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Silsden is a town and civil parish situated in West Yorkshire, Englandmarker. It lies on the northern slope of the Airemarker river valley between Keighleymarker and Skiptonmarker. It is about from the river. Along the lower edge of the town is the Leeds and Liverpool Canalmarker. The town has a population of 7,999.


Silsden was mentioned in the 1086 Domesday Book (Siglesdene) as the most important village in Craven.

Generally an agricultural area, industry came with the canal and the Industrial Revolution. The town hosted a number of mills none of which now operate in their original form. There is still industry in the town, some in old mill buildings and some in a new industrial estate between the town and the river. The town retains some manufacturing.

In 1998 a hoard of 27 gold coins dating back to the 1st century AD were found in the town and subsequently valued at £20,000 by experts appointed by the Department of Culture, Media and Sport.

The Guinness Book of World Records says that the biggest onion ever was grown by Vincent Throup in Silsden, England, at


While Silsden does not have its own railway station, there is a station 1.6 km from the village in nearby Steetonmarker. Even so the station is well patronised by Silsden residents as it serves the cities of Leedsmarker and Bradfordmarker. With modern electric trains it is well used by commuters. In deference to Steeton's larger neighbour the official name of the station is Steeton and Silsdenmarker.

Lying between Keighleymarker and Ilkleymarker Silsden is well served by buses to both of these towns. Silsden's public transport benefits from Silsden being part of West Yorkshire rather than North Yorkshire the border of which runs along one end of the village.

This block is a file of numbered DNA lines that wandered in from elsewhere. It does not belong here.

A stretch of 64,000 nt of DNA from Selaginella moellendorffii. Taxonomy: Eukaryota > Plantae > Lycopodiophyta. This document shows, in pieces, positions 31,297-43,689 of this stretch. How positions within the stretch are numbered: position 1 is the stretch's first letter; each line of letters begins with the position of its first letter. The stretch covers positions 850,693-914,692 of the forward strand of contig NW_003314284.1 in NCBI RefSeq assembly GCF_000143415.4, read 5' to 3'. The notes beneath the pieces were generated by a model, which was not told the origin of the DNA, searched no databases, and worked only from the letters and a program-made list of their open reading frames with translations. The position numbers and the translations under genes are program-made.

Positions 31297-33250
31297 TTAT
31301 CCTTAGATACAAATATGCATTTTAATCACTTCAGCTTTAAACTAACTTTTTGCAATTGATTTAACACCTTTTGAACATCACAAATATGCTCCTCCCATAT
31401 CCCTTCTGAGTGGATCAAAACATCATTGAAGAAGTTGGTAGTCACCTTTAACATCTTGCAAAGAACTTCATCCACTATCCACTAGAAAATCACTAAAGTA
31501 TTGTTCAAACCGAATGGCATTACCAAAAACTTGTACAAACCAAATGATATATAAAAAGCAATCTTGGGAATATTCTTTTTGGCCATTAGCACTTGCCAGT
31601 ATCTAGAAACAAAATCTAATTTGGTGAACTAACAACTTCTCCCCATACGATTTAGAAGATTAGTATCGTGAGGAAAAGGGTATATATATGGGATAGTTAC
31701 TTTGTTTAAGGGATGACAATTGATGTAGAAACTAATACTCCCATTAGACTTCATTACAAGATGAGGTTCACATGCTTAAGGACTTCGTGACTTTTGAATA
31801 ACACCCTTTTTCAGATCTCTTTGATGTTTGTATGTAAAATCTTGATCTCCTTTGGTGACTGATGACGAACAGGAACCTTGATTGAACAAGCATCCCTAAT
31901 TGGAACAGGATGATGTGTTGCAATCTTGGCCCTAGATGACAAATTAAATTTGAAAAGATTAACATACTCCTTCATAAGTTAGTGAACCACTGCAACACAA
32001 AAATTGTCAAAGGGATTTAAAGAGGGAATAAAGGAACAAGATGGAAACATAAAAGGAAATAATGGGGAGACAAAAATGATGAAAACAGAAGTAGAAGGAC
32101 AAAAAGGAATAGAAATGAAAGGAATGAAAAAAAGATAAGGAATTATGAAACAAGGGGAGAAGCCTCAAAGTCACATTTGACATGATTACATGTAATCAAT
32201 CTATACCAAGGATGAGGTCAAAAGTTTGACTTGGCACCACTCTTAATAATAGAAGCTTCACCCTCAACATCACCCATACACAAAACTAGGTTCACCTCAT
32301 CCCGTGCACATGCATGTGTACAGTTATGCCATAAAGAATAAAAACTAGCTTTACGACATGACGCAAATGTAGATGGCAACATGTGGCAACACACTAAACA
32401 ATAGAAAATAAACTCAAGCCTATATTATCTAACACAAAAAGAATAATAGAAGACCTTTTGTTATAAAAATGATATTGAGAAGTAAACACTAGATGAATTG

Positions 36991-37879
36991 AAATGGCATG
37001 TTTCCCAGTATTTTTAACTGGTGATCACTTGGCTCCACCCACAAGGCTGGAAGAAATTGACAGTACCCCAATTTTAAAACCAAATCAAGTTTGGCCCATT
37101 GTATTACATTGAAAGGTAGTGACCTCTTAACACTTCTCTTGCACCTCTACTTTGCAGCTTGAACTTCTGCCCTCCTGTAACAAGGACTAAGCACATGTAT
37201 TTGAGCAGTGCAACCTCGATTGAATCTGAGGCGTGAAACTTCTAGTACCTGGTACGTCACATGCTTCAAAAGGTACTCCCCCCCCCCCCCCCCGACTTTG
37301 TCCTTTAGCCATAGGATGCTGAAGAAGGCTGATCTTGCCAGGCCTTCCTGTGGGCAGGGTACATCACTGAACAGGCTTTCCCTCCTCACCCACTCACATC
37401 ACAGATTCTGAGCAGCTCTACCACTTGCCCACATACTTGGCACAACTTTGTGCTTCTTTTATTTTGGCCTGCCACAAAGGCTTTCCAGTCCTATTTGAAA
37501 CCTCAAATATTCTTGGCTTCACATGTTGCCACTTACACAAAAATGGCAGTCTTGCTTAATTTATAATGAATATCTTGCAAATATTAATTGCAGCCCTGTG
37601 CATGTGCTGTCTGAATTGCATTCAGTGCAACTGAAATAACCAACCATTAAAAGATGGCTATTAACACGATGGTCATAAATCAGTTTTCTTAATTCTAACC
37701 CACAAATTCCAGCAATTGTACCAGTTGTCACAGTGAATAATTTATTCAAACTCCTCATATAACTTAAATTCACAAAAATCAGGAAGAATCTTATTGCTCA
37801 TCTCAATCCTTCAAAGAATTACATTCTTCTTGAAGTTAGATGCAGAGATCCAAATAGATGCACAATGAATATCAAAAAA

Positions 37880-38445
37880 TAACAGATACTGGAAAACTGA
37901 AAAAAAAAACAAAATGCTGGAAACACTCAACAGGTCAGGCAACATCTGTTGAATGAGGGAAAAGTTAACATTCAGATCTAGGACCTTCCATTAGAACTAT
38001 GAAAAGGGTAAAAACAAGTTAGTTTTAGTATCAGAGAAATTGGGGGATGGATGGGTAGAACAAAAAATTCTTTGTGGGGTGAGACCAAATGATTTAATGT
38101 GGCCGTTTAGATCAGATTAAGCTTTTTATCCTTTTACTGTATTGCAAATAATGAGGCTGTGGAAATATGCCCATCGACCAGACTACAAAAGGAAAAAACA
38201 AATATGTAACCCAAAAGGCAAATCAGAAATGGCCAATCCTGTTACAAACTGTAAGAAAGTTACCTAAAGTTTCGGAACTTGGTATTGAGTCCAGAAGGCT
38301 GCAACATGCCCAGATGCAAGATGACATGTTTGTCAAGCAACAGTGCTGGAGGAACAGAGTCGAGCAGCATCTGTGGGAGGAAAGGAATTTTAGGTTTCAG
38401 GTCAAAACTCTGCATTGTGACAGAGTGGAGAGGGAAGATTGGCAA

Administration and democracy

Silsden has been administered by the City of Bradford Metropolitan District Councilmarker since 1974. It also has its own town council.


Silsden has been the home of a number of personalities over the years.The Lampkin family settled in the town after World War II and Arthur, Martin and his son Douglas "Dougie" Lampkin were champions in Motorcycle trials. Martin and Douglas Lampkin were world Motorcycle trials champions.

Henry Price, the Fifty Shilling Tailors started his first shop in Silsden. With this fortune the now Sir Henry Price bought Wakehurst Place which is now owned by the National Trust.


On April 27 1995, a one-off anthology supernatural drama, titled Chiller, aired in which episode 6, titled "number 6" featured Silsden. Silsden was featured almost for the entire one-hour episode, from locations all across the town. Details of the series can be found here and here.

Bonapartes Restaurant, located on Kirkgate, was the subject of the first-ever episode of Gordon Ramsay's Kitchen Nightmares in 2004. After the show aired, Bonapartes' owner Sue Ray threatened to take legal action against Ramsay, Channel 4 and the programme makers, Optomen, after claiming that the show put her £400,000 in debt. Christine Hall, producer of Kitchen Nightmares, refused to accept the blame, stating Ray only had herself to blame. The programme revisited the restaurant in the second series, but Ray would only talk to Ramsay off-camera.

In June 2006, Ramsay won a High Courtmarker case against the London Evening Standard, which had alleged, after reports from Ray, that scenes and the general condition of Bonapartes had been faked. Ramsay was awarded £75,000 plus costs. Ramsay said at the time: "I won't let people write anything they want to about me. We have never done anything in a cynical, fake way."


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